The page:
As the number of COVID-19 cases in Pima County continues to rise each day, the Pima County Board of Supervisors voted 3-2 to extend their mandate on the closure of all movie theaters, gyms, restaurants, bars and other places where people gather in unincorporated parts of the county. Restaurants are still allowed to operate through take-out or drive-thru service only.
The closure was supposed to last until Tuesday, March 31, but the supervisors held an emergency meeting today to extend it to Friday, April 10.
Democratic Supervisors Richard Elías, Sharon Bronson and Ramón Valadez voted in favor, while Republican Supervisors Ally Miller and Steve Christy voted against it.
The move follows Arizona Gov. Doug Ducey and Superintendent of Public Instruction Kathy Hoffman's order to close all K-12 public schools through April 10.
Miller and Christy were opposed to the idea of closing businesses last week. They called the measure "draconian" and said it would cause unnecessary panic within the community.
At today's meeting, Christy said he acknowledges the very real health crisis at hand, but talked about a crisis within the small business community.
"Why are we choosing that date other than it's the governor's?" Christy said. "It's obvious that the April 10 deadline is going to probably be asked to be extended again. These deadlines made only to be extended cause damaging uncertainty to business."
He called for finding "creative ways" to get people back to work. Miller asked if restaurants could be reopened but have their capacities lowered to adhere to social distancing guidelines.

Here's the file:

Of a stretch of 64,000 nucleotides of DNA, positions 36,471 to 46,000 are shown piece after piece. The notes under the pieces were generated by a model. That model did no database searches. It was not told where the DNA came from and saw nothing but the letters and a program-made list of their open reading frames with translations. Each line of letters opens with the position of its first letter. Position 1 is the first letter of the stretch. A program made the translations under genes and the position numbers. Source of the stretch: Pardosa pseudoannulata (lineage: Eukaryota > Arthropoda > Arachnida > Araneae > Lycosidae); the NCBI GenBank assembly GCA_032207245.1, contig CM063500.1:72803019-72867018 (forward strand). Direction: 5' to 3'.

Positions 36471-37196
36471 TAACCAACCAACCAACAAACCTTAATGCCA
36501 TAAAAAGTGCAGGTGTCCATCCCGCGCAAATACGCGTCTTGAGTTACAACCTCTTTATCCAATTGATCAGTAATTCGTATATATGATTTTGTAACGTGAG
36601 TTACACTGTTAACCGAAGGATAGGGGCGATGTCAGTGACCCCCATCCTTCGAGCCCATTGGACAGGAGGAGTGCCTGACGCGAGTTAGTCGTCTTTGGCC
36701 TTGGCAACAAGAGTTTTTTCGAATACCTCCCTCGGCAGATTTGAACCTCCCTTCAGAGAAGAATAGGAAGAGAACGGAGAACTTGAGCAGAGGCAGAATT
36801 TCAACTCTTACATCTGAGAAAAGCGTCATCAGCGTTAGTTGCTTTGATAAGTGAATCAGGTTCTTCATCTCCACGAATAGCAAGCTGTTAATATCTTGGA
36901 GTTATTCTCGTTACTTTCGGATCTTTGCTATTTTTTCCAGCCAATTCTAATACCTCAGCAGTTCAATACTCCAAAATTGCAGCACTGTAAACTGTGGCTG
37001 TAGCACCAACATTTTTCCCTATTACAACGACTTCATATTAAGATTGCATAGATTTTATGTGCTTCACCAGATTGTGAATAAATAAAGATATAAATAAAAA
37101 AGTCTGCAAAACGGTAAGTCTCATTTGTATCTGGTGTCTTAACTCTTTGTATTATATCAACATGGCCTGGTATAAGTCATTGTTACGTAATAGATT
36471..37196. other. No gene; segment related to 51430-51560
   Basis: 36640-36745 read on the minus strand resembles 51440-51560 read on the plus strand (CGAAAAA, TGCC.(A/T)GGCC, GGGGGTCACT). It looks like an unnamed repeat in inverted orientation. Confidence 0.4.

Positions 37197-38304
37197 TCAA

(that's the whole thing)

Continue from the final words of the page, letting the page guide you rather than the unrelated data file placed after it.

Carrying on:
"I understand the need for a sense of security in these kinds of decisions, but we are in uncharted territory," Elías said. "And that makes it very difficult and there is not data we can point to that gives us definitive answers in every single case."
Elías said he wanted to send a letter to the governor urging a shelter-in-place order for the entire state. Tucson Mayor Regina Romero made a similar statement on Tuesday. Christy said this was a "petty" and "political" move. Supervisor Ramón Valadez said he was conflicted about that decision because he didn't believe it would have a positive impact until health experts deem a shelter-in-place measure necessary.
Ultimately, the board voted 4-1 to send a letter to the governor urging he consider "all options, including shelter-in-place" for the statewide population.
Dr. Bob England, the interim director of the Pima County Health Department, said the public should assume that COVID-19 is all over the community, and any public gathering puts them at risk of infection.
"The numbers we have more reflect the availability of testing, or the lack thereof than they do the reality of whats going on right now," Dr. England said.
He reported to the board that 13 people are currently hospitalized for COVID-19 and 4 of them are in intensive care units.
The board's order does not affect grocery stories, pharmacies, food banks, banks and some cafeterias located inside hospitals, nursing homes or food vendors at Tucson International Airport.
The declaration also encourages churches and houses of worship to limit gatherings on their premises.
In addition, the board approved weekly meetings to be held on Thursdays at 9 a.m. for discussion on the COVID-19 crisis with emergency meetings scheduled when needed.